Love of God and Love of Neighbour
Against the rather narrow nationalism of Judges and Ezra-Nehemiah the small book of Ruth gives a romantic, idyllic example in Ruth that even non-Jews can become integrated into the Jewish people. Ruth figures even in the genealogy of Jesus.
At the Last Supper Jesus said: “At this people will know that you are my disciples, that you love one another” (Jn 13:35.) He is speaking not just of any love, but the love by which he loved his disciples, that is, a love that goes to the end, that sets no conditions, that sacrifices everything if necessary for the sake of others. This is the love “with one’s whole heart and mind and soul” and as strong as, or stronger than, self-love, of which today’s gospel speaks. This is a tremendous task that will never end. Is it this kind of love that moves us today?
1 Reading: Ruth 1:1, 3-6, 14b-16, 22
Once in the time of the judges there was a famine in the land; so a man from Bethlehem of Judah departed with his wife and two sons to reside on the plateau of Moab. Elimelech, the husband of Naomi, died, and she was left with her two sons, who married Moabite women, one named Orpah, the other Ruth. When they had lived there about ten years, both Mahlon and Chilion died also, and the woman was left with neither her two sons nor her husband. She then made ready to go back from the plateau of Moab because word reached her there that the LORD had visited his people and given them food. Orpah kissed her mother-in-law good-bye, but Ruth stayed with her. Naomi said, “See now! Your sister-in-law has gone back to her people and her god. Go back after your sister-in-law!” But Ruth said, “Do not ask me to abandon or forsake you! For wherever you go, I will go, wherever you lodge I will lodge, your people shall be my people, and your God my God.” Thus it was that Naomi returned with the Moabite daughter-in-law, Ruth, who accompanied her back from the plateau of Moab. They arrived in Bethlehem at the beginning of the barley harvest.
Responsorial Psalm: Ps 146:5-6ab, 6c-7, 8-9a, 9bc-10
R. (1b) Praise the Lord, my soul!
Blessed is he whose help is the God of Jacob,
whose hope is in the LORD, his God,
Who made heaven and earth,
the sea and all that is in them. R.
The LORD keeps faith forever,
secures justice for the oppressed,
gives food to the hungry.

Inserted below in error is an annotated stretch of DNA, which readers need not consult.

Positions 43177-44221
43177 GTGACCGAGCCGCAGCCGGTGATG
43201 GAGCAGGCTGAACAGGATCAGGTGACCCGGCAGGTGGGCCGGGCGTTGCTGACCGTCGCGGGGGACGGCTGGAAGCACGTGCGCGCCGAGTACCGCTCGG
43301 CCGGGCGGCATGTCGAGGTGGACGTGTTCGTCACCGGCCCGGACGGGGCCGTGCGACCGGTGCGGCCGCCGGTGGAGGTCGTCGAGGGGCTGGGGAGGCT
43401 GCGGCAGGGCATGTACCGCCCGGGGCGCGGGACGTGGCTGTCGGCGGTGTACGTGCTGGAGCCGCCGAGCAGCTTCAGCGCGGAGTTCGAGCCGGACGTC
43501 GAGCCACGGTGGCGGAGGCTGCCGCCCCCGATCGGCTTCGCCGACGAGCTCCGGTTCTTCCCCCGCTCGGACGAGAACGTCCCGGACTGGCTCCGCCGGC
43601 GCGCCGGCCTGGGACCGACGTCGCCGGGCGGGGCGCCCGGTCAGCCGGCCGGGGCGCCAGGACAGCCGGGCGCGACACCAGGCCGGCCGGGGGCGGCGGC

The LORD sets captives free. R.
The LORD gives sight to the blind.
The LORD raises up those who were bowed down;
The LORD loves the just.
The LORD protects strangers. R.
The fatherless and the widow he sustains,
but the way of the wicked he thwarts.
The LORD shall reign forever;
your God, O Zion, through all generations. Alleluia. R.
Alleluia Psalm 25:4b, 5a
R. Alleluia, alleluia.
Teach me your paths, my God,
guide me in your truth.
R. Alleluia, alleluia.
Gospel: Matthew 22:34-40
When the Pharisees heard that Jesus had silenced the Sadducees, they gathered together, and one of them, a scholar of the law, tested him by asking, “Teacher, which commandment in the law is the greatest?” He said to him, “You shall love the Lord, your God, with all your heart, with all your soul, and with all your mind. This is the greatest and the first commandment. The second is like it: You shall love your neighbour as yourself. The whole law and the prophets depend on these two commandments.”
The Book of Ruth, only four chapters in length, is one of the Bible’s most charming. It has a calm and engaging domesticity, telling the story of one of David’s ancestors. Ruth, a Moabite girl of non-Jewish origin, marries the son of Naomi. After ten years of marriage, Ruth’s husband dies, as did her brother-in-law and, at an earlier time, her father-in-law, Naomi’s husband. Urged by Naomi to join her sister-in-law in returning to her own country, Ruth, realizing that Naomi is now quite alone, refuses to leave and so remains with the widowed in-law. “Do not press me to leave you or to turn back from following you! Where you go, I will go; where you lodge, I will lodge; your people shall be my people, and your God my God.” It is a beautiful expression of generous love. In deed she lived, true to the meaning of her name Ruth: friend
As Christ gives us the Great Commandment as the summation of the Christian spirit, Ruth stands out as an example even though she lived almost a millennium before Christ. The neighbour whom she loved was her own mother-in-law. In comedy fare today, relatives are often belittled, especially in-laws (mother-in-law vs daughter-in-law). They are the butt of jokes. The story of Ruth is simply an account of what the love of neighbour means. Ruth was not about to return home and leave her widowed mother-in-law alone. It is a touching story of self-giving and makes of Ruth a worthy forerunner of David. If charity begins at home, our relatives should not be overlooked.
Open yourselves to the Spirit of the Lord, and let him breathe new life into our old, dry bones! May almighty God bless you, the Father, and the Son, and the Holy Spirit. Amen!